Capital DHB admits to eight unnecessary cardiac deaths

Eight people who died in 2006 and 2007 waiting for heart surgery at Wellington Hospital had avoidable delays in their care and treatment, the Health Ministry says.

Expert reviewers drew that conclusion after looking at patient records and talking to doctors and surgeons, health director-general Stephen McKernan said today.

"They found that the deaths of eight people who were waiting for cardiothoracic surgery were potentially preventable," he said in a statement.

Even one preventable death was one too many, Mr McKernan said.

"We need to make sure we learn from these incidents, and apply those lessons to the way we run our hospitals and care for patients," he said.

Health Minister David Cunliffe - who today announced a $50 million plan to lift the cardiac surgery rate by at least 25 per cent over four years - had asked for the ministry report to be done.

In February he said there were 10 heart patients on the Capital and Coast waiting list for cardiac surgery when there were three "preventable" deaths.

The Government had previously said that patients who met a treatment threshold of 50 points and had "certainty of treatment" would get their surgery within six months.

Act MP Heather Roy in February alleged that in October last year there were about 90 patients who had been told they would get surgery but had waited more than six months for their operations.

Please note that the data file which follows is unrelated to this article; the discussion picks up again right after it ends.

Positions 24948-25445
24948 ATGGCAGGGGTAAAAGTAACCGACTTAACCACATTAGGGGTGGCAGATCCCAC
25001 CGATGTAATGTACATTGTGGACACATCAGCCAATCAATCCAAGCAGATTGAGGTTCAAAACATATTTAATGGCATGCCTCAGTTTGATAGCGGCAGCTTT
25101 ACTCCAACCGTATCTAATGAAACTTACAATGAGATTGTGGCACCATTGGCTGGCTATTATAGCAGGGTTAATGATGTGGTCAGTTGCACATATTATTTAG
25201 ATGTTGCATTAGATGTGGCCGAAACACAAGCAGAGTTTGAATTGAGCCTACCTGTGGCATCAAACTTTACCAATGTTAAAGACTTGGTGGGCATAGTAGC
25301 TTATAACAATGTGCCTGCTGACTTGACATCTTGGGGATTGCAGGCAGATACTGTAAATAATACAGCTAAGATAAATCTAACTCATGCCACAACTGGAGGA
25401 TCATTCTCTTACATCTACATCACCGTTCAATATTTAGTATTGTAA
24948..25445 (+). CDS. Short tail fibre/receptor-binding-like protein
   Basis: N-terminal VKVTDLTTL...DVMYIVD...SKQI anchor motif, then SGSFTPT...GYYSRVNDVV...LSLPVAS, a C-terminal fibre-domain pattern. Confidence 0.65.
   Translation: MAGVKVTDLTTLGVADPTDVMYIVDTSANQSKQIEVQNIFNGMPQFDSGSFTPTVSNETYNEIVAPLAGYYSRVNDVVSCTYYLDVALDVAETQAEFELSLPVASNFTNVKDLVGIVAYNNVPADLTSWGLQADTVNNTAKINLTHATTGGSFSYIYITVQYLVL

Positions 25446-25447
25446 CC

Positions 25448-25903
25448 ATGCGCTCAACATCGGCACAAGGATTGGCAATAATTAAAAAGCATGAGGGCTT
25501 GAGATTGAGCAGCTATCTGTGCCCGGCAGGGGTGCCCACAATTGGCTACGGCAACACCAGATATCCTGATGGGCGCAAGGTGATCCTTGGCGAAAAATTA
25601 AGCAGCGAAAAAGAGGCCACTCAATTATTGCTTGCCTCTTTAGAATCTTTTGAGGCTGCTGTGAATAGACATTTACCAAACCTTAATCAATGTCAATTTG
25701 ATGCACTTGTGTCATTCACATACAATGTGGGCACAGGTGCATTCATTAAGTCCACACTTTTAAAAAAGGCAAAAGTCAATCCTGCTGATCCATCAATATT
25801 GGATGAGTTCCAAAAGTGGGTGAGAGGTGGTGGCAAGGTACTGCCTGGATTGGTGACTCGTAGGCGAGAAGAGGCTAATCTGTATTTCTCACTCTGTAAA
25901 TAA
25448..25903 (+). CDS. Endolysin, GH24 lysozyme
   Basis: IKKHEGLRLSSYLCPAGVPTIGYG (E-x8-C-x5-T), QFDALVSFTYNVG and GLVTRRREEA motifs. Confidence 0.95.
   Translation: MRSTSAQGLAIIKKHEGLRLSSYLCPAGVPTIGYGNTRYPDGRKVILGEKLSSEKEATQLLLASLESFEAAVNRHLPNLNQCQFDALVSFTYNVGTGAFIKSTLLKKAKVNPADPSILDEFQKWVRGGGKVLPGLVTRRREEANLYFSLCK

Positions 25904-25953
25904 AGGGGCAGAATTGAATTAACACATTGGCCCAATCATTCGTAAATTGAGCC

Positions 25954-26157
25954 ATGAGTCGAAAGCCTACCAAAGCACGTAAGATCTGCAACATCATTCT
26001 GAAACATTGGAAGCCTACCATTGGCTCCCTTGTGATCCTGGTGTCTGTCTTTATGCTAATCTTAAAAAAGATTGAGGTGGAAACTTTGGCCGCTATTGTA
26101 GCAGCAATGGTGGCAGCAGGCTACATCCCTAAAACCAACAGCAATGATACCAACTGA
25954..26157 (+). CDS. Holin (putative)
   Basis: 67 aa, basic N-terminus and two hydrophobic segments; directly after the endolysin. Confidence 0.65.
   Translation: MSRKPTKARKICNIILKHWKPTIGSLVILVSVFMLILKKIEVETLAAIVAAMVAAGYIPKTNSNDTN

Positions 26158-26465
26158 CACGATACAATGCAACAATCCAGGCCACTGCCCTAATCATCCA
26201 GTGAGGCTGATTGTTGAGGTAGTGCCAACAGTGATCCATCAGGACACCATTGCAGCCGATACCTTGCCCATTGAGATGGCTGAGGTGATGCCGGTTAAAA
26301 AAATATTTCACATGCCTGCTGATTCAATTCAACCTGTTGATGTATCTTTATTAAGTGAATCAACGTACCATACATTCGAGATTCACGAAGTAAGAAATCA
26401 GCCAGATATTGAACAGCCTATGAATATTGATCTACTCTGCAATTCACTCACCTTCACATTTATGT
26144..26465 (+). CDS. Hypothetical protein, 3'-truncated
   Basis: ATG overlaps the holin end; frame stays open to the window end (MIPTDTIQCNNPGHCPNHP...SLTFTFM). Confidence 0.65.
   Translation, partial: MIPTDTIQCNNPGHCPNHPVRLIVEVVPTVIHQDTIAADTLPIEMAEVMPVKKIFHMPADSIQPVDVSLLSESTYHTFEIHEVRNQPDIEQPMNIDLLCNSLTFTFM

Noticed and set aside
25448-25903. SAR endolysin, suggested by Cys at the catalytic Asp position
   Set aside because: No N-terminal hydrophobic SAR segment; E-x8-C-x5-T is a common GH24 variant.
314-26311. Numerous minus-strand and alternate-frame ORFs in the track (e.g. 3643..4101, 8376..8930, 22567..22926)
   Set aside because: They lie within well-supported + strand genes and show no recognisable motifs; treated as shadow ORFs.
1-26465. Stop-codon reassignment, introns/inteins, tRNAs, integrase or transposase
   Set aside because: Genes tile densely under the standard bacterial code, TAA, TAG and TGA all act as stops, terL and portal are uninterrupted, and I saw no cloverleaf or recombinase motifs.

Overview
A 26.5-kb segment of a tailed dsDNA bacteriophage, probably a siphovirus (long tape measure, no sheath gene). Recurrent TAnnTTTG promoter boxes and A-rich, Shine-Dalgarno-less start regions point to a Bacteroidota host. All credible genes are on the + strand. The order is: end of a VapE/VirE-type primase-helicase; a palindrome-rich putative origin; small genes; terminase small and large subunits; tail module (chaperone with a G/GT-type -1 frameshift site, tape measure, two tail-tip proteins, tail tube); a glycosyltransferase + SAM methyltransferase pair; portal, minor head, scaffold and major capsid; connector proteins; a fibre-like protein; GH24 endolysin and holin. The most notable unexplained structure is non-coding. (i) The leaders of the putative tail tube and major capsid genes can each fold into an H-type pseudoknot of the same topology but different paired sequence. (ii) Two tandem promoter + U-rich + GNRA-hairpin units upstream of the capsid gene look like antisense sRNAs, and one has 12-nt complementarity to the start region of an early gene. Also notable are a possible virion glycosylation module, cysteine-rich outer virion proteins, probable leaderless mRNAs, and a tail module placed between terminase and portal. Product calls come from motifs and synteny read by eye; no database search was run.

Mr Cunliffe said in February that the Wellington DHB would reduce the list of patients waiting over six months to almost zero by the end of this year.

Demand has grown at Wellington's cardiac surgery centre, with the list of people who had been waiting for more than six months peaking at 120 in July 2007.

"It has now reduced to a much more manageable 21 people waiting over six months," said the Capital and Coast chief medical officer Geoff Robinson.

Since July last year, the total number of people waiting on cardiac surgery in the central region has dropped from 304 to 151.

Dr Robinson said the system for cardiac surgery was delicately poised and could falter if there was a problem with any one of many different factors, such as the availability of skilled staff and whether there were vacant beds in the intensive care unit.

The past two years had been a very difficult time for both medical staff and patients "and we are pleased to be moving on from that situation".

A separate report issued recently said New Zealand suffered a relatively high level of heart disease, but provision of surgery was lower than in comparable countries.

And while waiting times for publicly funded cardiac surgery had reduced to clinically acceptable levels in many other countries, this had not happened in New Zealand.

The number of cardiac surgical operations declined between 2002-03 and 2006-07. The level of service patients got in Australia was 85 per cent higher than in New Zealand. Canada was 75 per cent higher and the United Kingdom was 37 per cent higher.

In August, Capital and Coast announced it planned to cut its waiting lists by sending up to 50 cardiac patients to Australia for surgery, starting with 10 patients over the first three months.


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